Zach Braff's Kickstarter Film Lands Josh Gad and Gets Full Financing
Just last month, Garden State director and "Scrubs" star Zach Braff turned to Kickstarter in order to help get his new directing effort, Wish I Was Here, off the ground as an independent production. Well, the film raised more than $2.6 million from more than 38,000 people, exceeding the $2 million goal, in about a week. Nice job, Kickstarter! Well, maybe not. THR has news that the Kickstarter response to Braff's film has actually inspired Worldview Entertainment to fully fund the project, and it seems like the campaign was just a pawn in getting a real company to back the project as opposed to just going the indie route. More below!
Supposedly a small percentage of the money raised from Kickstarter will be returned in the form of a fee to Kickstarter, though it's not clear what happens to the money after that. Basically, the issue here is that Braff's intentions to subvert the studio system and do things his own way without interference from a financial backer don't seem genuine at all now. With backing from Worldview Entertainment, the film isn't really what Braff purported the project to be from the beginning. I'm hearing that those who donated might still have time to cancel their contribution if they feel slighted.
This is not good press for Braff and actually kind of makes me disinterested in seeing the film now, despite the fact that Josh Gad was just announced as joining the cast as well. For those out of the loop, here's the official synopsis from the Kickstarter campaign:
'Wish I Was Here' is the story of Aidan Bloom (to be played by Braff), a struggling actor, father and husband, who at 35 is still trying to find his identity; a purpose for his life. He and his wife are barely getting by financially and Aidan passes his time by fantasizing about being the great futuristic Space-Knight he'd always dreamed he'd be as a little kid.
When his ailing father can no longer afford to pay for private school for his two kids (ages 5 and 12) and the only available public school is on its last legs, Aidan reluctantly agrees to attempt to home-school them.
The result is some funny chaos, until Aidan decides to scrap the traditional academic curriculum and come up with his own. Through teaching them about life his way, Aidan gradually discovers some of the parts of himself he couldn't find.
At the very least, people who contribute to the film should be given a little something extra after being deceived about the independent nature of the project, especially now that the film has full funding. If a full refund isn't in the cards, then something should be done for all these contributors who believed in Braff enough to fork over money. Otherwise, these people are paying to fund a movie that they won't even get to see for free when it hits theaters, and they don't get any of the spoils that Worldview will get for funding the film fully. This just seems disrespectful to passionate fans. What do you think?
UPDATE: Zach Braff responds to critics and explains all the funding right here:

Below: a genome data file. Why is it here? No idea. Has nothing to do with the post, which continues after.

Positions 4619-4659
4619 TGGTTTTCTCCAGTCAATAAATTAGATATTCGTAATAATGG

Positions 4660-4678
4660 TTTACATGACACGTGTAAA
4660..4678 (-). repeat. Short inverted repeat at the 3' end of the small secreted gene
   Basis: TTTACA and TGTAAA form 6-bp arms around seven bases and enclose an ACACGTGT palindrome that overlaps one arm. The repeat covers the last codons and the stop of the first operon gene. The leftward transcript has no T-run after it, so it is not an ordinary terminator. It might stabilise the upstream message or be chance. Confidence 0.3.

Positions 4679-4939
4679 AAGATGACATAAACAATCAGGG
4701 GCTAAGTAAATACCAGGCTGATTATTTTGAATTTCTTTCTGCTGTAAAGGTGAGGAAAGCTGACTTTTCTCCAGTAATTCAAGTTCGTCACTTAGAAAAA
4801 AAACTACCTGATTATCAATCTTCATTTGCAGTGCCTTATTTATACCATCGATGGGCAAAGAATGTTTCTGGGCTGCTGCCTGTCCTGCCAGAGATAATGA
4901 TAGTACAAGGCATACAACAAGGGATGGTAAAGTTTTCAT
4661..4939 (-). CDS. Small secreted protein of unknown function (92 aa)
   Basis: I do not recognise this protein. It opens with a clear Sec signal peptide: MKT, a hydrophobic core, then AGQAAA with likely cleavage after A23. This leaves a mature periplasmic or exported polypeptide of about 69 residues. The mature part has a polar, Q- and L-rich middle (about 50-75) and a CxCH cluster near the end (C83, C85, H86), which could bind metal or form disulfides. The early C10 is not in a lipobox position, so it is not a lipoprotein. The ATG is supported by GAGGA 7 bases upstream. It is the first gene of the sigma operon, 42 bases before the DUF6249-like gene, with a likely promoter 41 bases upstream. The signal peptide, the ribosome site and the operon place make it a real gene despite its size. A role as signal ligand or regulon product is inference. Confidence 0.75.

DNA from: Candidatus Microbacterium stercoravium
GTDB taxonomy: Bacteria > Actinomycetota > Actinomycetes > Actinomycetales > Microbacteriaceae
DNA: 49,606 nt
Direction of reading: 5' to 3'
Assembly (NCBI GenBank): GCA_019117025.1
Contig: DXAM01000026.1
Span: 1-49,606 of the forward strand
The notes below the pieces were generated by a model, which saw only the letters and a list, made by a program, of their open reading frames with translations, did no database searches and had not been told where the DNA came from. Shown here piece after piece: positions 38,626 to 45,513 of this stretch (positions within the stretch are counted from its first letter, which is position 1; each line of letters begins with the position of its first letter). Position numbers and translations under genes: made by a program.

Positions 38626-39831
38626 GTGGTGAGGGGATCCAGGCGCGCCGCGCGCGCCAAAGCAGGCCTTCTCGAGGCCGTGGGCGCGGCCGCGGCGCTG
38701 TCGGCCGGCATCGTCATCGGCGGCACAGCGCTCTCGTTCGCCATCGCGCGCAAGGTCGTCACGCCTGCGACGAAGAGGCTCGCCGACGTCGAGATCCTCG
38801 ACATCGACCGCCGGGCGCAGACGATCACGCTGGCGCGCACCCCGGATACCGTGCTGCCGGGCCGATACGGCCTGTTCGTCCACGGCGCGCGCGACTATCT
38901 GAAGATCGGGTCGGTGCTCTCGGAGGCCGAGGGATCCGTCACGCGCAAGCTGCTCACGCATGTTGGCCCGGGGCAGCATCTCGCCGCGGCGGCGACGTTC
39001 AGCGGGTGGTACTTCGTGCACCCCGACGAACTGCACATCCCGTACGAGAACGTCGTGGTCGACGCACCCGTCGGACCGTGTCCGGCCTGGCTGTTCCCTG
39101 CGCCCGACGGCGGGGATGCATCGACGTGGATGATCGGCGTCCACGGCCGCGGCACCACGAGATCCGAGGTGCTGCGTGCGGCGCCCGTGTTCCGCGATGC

UPDATE #2: Here's an update from Braff about some inaccuracies in THR's story:
The movie trade publication "The Hollywood Reporter" released an article today with a lot of wrong information about our project and I need to clear up some of what they said. I seem to get called a "douchebag" quite often these days. And that's fine; not everyone's gonna root for my success… but I can't sit by while my fans get wrong facts.
This is a whole new way of making a movie. There is lots of discourse on Earth about it. Some of it is very misinformed. Let's clear it up so you have it from my mouth. I will tell you the truth. As David Mamet's writes in his masterpiece, "Glengarry Glen Ross": The truth is the easiest thing to remember:
— The story out there about the movie being fully funded by some financier is wrong.
I have said on here and in every interview I've done on this project that the film would be fully financed from 3 sources:
My Kickstarter Backers
My own money
Pre-Selling foreign theatrical distribution.
Those three amounts will bring us to a budget of around 5 to 6 million dollars.
— Nothing about the making of this movie has changed. This movie is happening because backers funded it.
This film would not be happening without my backers. The traditional way is to have a financier put up the money and then sell the foreign rights. What I did, was to say to my fans, "If you and I provide the capital, we don't need some rich dude dictating how we make the movie; we can then go sell foreign distibution and we'll be all the way to our goal. Are you interested in that? So far 38,455 people have said yes.
— What happened today is that a financial company agreed to fill in the gap between what Kickstarter backers have funded and what I have put in, and what the movie will actually cost. Shooting could not happen without this.
When you pre-sell foreign distribution, you don't get that money for some time. So you need to go to a company to provide something called "Gap Financing". They are essentially a bank. Loaning us the "gap" between what we've raised together and what we need to actually make the movie. I have no idea where a 10 million dollar number came from but it is wrong and a lie.
It sounds like there was some misinformation. Read more of Braff's explanation and defense right here.